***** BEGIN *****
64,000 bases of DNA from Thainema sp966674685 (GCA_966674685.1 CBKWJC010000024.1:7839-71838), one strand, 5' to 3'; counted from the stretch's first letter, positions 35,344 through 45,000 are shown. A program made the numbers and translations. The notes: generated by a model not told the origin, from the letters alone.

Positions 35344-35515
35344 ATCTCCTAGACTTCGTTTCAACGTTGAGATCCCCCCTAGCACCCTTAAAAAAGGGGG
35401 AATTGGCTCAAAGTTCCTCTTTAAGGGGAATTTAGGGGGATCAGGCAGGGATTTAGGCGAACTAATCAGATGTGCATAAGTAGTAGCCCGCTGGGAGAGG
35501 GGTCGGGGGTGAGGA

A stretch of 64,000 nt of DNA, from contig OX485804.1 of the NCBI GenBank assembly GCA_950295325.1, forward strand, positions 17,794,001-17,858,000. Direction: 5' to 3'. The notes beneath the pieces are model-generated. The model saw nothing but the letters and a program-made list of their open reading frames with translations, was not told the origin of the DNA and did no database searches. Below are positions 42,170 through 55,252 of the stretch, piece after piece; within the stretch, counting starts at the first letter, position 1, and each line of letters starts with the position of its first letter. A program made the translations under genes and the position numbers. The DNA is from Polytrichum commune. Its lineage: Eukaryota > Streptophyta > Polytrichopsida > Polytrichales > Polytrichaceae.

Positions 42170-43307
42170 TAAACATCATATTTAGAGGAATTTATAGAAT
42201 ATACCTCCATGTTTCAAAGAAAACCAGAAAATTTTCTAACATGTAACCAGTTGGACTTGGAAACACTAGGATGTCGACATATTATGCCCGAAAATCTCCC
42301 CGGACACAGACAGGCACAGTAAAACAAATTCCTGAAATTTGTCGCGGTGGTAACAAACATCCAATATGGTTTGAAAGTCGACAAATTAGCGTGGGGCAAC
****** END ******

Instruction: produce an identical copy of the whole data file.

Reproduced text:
64,000 bases of DNA from Thainema sp966674685 (GCA_966674685.1 CBKWJC010000024.1:7839-71838), one strand, 5' to 3'; counted from the stretch's first letter, positions 35,344 through 45,000 are shown. A program made the numbers and translations. The notes: generated by a model not told the origin, from the letters alone.

Positions 35344-35515
35344 ATCTCCTAGACTTCGTTTCAACGTTGAGATCCCCCCTAGCACCCTTAAAAAAGGGGG
35401 AATTGGCTCAAAGTTCCTCTTTAAGGGGAATTTAGGGGGATCAGGCAGGGATTTAGGCGAACTAATCAGATGTGCATAAGTAGTAGCCCGCTGGGAGAGG
35501 GGTCGGGGGTGAGGA

A stretch of 64,000 nt of DNA, from contig OX485804.1 of the NCBI GenBank assembly GCA_950295325.1, forward strand, positions 17,794,001-17,858,000. Direction: 5' to 3'. The notes beneath the pieces are model-generated. The model saw nothing but the letters and a program-made list of their open reading frames with translations, was not told the origin of the DNA and did no database searches. Below are positions 42,170 through 55,252 of the stretch, piece after piece; within the stretch, counting starts at the first letter, position 1, and each line of letters starts with the position of its first letter. A program made the translations under genes and the position numbers. The DNA is from Polytrichum commune. Its lineage: Eukaryota > Streptophyta > Polytrichopsida > Polytrichales > Polytrichaceae.

Positions 42170-43307
42170 TAAACATCATATTTAGAGGAATTTATAGAAT
42201 ATACCTCCATGTTTCAAAGAAAACCAGAAAATTTTCTAACATGTAACCAGTTGGACTTGGAAACACTAGGATGTCGACATATTATGCCCGAAAATCTCCC
42301 CGGACACAGACAGGCACAGTAAAACAAATTCCTGAAATTTGTCGCGGTGGTAACAAACATCCAATATGGTTTGAAAGTCGACAAATTAGCGTGGGGCAAC